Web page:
A small portion of the phospholipid extract is set aside and saved for quality analysis of the resulting lipids in the composition. Analysis can be performed by thin layer chromatography, high performance liquid chromatography (HPLC), gas chromatography, NMR spectrometry, or any combination of these techniques. Typically, NMR spectroscopy shows that as a result of this method, the phospholipid extract contains phosphatidylcholine comprising about 50% to about 70% of the total phospholipids, more preferably comprising about 55% to about 66% of the total phospholipids. Plasmalogens of phosphatidylcholine are generally not detected in any appreciable amount in the phospholipid extract resulting from this method. Phosphatidylethanolamine and its plasmalogen comprises about 20% to about 30% of the total phospholipids in the phospholipid extract, more preferably 23% to about 26% of the total phospholipids. Further analysis also shows that the major fatty acids found in the phospholipid extract include C18:0 and C16:0 (from phosphatidylethanolamine) and C16:0, C20:4n6, C16:1, C22:6n3, and C18:1 (from phosphatidylcholine). The chemical nomenclature used above indicates the length of the fatty acid (indicated by the number directly after the "C"), as well as the number of double bonds along its backbone (indicated by the number directly after the colon) and the position of these double bonds (indicated by the number after an "n").

To eliminate any residual water and organic solvent, the phospholipid extracts are lyophilized after mixing them with an alimentary antioxidizing agent and amino acids. Amino acids are a basic building block of the human body, and supplements including these amino acids serve to help replenish those levels. Any amino acid that is hydrophobic may be used in this compound. Common amino acids, such as lysine, leucine, isoleucine and cyteine may be used. More preferably, isoleucine is used. A particularly hydrophobic amino acid, isoleucine is often found concentrated in muscle tissues. In particular, isoleucine aids the formation of hemoglobin in the human body. Isoleucine also serves to stabilize and regulate blood sugar and energy levels throughout the body.

Further, the phospholipid extract can be lyophilized or otherwise admixed with an antioxidant. Antioxidant compounds are those that reduce the oxidization of the cellular structure. This slows the cellular aging process, and keeps cells stronger. In the present mixture, the addition of antioxidants serves to help prevent the oxidation of phospholipids. Preferred antioxidants for use in the composition comprise vitamin E, as well as its derivatives, and vitamin C, as well as its derivatives. More preferably, vitamin E and ascorbyl palmitate, a vitamin C derivative, are used. Vitamin E, a fat-soluble, naturally occurring vitamin, has particularly good anti-oxidant properties. Vitamin E has been linked to a reduction in the rate of coronary diseases. Vitamin C serves not only to prevent cellular oxidation, but also to aid the synthesis of collagen in the body, which itself helps to repair aged skin and muscle tissues. Ascorbyl palmitate has been shown to be a particularly effective derivative of vitamin C in supplements. These antioxidants may also replace the amino acids in an embodiment of the present invention.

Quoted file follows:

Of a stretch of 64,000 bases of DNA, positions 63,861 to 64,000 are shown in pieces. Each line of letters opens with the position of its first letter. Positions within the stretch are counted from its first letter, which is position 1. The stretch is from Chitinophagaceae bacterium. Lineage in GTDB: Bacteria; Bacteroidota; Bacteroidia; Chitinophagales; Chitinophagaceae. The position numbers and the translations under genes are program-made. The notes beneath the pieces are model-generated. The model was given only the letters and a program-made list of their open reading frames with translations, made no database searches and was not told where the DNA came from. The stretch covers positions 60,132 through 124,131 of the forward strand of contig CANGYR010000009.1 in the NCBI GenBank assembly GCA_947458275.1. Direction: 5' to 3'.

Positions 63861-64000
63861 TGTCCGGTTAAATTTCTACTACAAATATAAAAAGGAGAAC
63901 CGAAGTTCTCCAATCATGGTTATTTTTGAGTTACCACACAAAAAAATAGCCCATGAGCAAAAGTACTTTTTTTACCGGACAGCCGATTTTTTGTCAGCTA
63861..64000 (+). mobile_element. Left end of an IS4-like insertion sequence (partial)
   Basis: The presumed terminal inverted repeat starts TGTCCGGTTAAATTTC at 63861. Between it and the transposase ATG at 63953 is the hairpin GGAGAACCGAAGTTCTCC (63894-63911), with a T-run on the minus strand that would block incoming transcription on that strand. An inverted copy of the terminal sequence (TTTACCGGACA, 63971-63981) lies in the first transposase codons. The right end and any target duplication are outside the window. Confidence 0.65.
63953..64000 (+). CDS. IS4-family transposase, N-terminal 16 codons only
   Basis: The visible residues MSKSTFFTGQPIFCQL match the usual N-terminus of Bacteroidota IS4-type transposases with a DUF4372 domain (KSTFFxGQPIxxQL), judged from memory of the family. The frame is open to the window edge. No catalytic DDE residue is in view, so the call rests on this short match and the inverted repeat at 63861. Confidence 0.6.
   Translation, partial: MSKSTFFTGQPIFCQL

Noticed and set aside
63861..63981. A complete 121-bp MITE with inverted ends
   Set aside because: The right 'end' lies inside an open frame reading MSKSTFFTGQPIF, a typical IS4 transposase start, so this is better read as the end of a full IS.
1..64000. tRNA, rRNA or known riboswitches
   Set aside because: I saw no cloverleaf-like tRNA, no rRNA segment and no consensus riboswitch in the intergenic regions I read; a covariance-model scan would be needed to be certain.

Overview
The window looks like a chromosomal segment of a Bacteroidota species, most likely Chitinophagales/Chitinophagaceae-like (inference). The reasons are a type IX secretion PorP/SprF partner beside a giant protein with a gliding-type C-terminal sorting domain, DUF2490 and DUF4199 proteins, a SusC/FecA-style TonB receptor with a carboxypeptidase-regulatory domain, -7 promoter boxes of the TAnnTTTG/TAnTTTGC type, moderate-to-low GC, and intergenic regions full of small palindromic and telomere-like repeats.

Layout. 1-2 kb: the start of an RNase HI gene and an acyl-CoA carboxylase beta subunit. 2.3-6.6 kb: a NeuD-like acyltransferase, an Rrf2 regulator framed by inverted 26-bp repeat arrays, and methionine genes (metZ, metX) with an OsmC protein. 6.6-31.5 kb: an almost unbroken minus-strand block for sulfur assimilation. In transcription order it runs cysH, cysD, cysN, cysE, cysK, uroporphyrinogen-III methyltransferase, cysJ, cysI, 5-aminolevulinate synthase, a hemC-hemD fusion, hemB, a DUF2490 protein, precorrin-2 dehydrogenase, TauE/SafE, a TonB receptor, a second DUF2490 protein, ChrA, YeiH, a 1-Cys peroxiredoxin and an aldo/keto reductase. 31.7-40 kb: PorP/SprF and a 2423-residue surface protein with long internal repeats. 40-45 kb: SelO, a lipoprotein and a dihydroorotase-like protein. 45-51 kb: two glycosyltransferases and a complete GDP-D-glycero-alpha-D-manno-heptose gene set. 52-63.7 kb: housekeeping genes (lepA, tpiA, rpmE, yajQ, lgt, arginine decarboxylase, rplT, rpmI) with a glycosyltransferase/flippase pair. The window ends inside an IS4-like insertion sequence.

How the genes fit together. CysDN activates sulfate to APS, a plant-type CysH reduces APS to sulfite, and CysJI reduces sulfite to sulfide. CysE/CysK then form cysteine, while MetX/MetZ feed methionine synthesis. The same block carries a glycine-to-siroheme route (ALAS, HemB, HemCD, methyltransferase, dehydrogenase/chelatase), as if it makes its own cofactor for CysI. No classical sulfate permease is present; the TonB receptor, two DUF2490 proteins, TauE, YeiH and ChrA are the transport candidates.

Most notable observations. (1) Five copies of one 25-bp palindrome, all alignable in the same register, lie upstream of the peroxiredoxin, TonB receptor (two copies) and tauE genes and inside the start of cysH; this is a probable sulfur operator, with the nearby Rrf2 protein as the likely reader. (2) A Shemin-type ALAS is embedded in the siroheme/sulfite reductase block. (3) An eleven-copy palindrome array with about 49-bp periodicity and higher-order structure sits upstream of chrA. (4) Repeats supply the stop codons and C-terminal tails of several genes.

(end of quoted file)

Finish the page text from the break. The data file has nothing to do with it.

Additionally, a binding element is preferably added to the phospholipid extract. The binding element serves to hold the ingredients of the composition together. Any stearate-based compound safe for human consumption may be used, such as calcium stearate and zinc stearate. However, a preferred binding element is magnesium stearate. A derivative of magnesium, this chemical compound is often used as a food additive to promote binding in food products.

Polysaccharides, which are carbohydrate-based starches comprising a plurality of sugar molecules, also help to hold the ingredients of the composition together. Any polysaccharide may be used; however, preferred polysaccharides in the composition include lactose, cellulose, and fructose. More preferably, lactose and cellulose are used.

Other ingredients may also be added to improve the taste or consistency of the final formulation, as is known in the art. For example, a flavoring agent may be added to the composition. Such a flavoring agent would improve the taste of the composition upon administration, letting it taste more like mint, fruit, or any taste preferred by the consumer. Use of a flavoring agent is preferable in a composition to be administered in a liquid form, but may also be used in a solid form composition.

After preparing the phospholipid extract, the chosen ingredients are then mixed together to create doses of the final composition. This composition may be in a liquid form or a solid capsule form. The composition may be administered in any form known to those in the art; for example, a solid capsule may be a film-coated tablet or a soft gelatin tablet. As a further example, a liquid composition may be administered as a liquid elixir or as a sublingual or oral spray. While the form of administration may change, the dosage should be calculated such that a single dosage comprises about 40 mg to about 100 mg of phospholipid extract. More preferably, a single dosage comprises about 50 mg to about 80 mg of phospholipid extract.
 


Claim 1 of 31 Claims

1. A composition for alleviating age-related physical and mental disorders, comprising phospholipids extracted from chick embryos aged between about 6 days old and about 14 days old, wherein said phospholipids comprise about 50% to about 70% by weight of phosphatidylcholine and about 20% to about 30% by weight of phosphatidylethanolamine and its plasmalogens.

____________________________________________
If you want to learn more about this patent, please go directly to the U.S. Patent and Trademark Office Web site to access the full patent.

 

 

     
[ Outsourcing Guide ] [ Cont. Education ] [ Software/Reports ] [ Training Courses ]
[ Web Seminars ] [ Jobs ] [ Consultants ] [ Buyer's Guide ] [ Advertiser Info ]

[ Home ] [ Pharm Patents / Licensing ] [ Pharm News ] [ Federal Register ]
[ Pharm Stocks ] [ FDA Links ] [ FDA Warning Letters ] [ FDA Doc/cGMP ]
[ Pharm/Biotech Events ] [ Newsletter Subscription ] [ Web Links ] [ Suggestions ]
[ Site Map ]